A local developer and the city of Portland have found a location for a temporary shelter to house up to 180 asylum seekers by late fall and help reduce stress on Portland’s overburdened social services system.

Developer Kevin Bunker and city officials have secured space on Riverside Industrial Parkway near the municipal golf course, according to a memo included in the City Council’s meeting agenda for Monday. The project is supported by a $4.5 million grant from MaineHousing and eventually will be staffed by the nonprofit Maine Immigrant Rights Coalition.

Council members still need to approve the plans, but the goal is to open the facility by Nov. 30.

Just two weeks ago, Bunker said he started looking for an alternative site after scrapping plans to build a shelter at 90 Blueberry Road. In an email Saturday, Bunker said he was pleased the new site came together so quickly after it became clear the Blueberry Road location was not feasible.

“That is a testament not only to my team but really the clear, early and shared commitment from both the state and the city in the basic outlines of what a solution could look like,” he wrote. “In this case, the city has expressed willingness to be the service provider and the state is stepping up in a major way with financing, and they both gave me the trust and the latitude to try to use those building blocks to figure out a concept that could work for everybody, and that is hopefully what we are on the cusp of now.”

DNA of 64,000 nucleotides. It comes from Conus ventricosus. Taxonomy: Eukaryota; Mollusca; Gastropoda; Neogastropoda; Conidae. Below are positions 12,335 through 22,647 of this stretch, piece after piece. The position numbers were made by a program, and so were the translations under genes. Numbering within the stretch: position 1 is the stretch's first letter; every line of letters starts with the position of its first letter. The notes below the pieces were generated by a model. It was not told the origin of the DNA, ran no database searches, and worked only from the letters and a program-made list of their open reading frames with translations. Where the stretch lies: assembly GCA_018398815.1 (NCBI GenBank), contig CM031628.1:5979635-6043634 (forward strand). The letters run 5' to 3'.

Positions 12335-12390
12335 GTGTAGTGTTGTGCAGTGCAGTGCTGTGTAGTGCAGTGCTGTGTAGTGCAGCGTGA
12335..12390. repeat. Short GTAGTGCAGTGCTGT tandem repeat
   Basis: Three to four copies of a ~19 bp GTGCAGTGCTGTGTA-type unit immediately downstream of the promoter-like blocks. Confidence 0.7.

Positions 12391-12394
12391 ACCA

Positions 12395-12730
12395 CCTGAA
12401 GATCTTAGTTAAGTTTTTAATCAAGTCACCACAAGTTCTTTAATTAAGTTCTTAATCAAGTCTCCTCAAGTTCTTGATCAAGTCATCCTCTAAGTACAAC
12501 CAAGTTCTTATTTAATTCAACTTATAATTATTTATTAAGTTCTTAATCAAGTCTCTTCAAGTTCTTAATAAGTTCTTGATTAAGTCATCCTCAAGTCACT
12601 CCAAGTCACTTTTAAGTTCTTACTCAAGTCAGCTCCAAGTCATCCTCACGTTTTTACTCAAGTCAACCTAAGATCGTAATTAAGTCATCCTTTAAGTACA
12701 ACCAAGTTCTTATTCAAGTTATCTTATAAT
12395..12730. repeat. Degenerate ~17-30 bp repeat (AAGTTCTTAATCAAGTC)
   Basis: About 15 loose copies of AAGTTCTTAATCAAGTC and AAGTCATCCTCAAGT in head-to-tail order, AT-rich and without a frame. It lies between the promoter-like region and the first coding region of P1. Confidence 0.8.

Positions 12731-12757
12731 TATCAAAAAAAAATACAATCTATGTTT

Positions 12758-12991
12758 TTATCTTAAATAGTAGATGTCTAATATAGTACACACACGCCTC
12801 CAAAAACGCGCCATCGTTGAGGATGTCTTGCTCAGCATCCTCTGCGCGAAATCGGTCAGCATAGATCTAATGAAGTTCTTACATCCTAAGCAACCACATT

Portland has faced an increase in the number of asylum seekers settling here, most of whom need temporary shelter until they are authorized to work. The city’s new 200-bed Homeless Services Center, which opened last month on Riverside Street, and the city’s family shelter downtown have been over capacity, and this spring officials opened the Portland Expo as a temporary shelter for asylum seekers for the second time in four years.


There are about 300 people staying at the Expo shelter now, and city leaders have said they plan to close it in mid-August. It’s not clear where some of them might go until the new shelter is operational.

The city also is dealing with many unhoused people living in tents throughout the city, which has become a growing concern for city and business leaders. On Tuesday, the city will host a listening session from 5:30-8 p.m. at Ocean Gateway to hear from residents.

The memo to city councilors about the new shelter for asylum seekers indicates that the city “will be responsible for being the primary service provider to operate the shelter for the first 18 months,” after which the Maine Immigrant Rights Coalition takes over for the remaining 18 months of the 3-year contract.

Councilors will meet at 4 p.m. Monday to vote on the proposal.

Among those urging support are Gov. Janet Mills. Her chief of staff, Jeremy Kennedy, sent a letter to Portland officials on Friday in which he referred to the project as “important and needed.”

Bunker said he’s had the opportunity over the last few years to be involved in conversations about helping vulnerable populations, including women in recovery and the unhoused.

“I have also been fortunate enough to be able to use real estate as a tool to try to be helpful, so I am just trying to build on that and contribute my piece of the solution,” he said. “While coordinating multiple stakeholders can at times be maddening to try to layer on top of what is already a complex development process, in the end I do enjoy it and feel like I can usually bring something unique to the table.”

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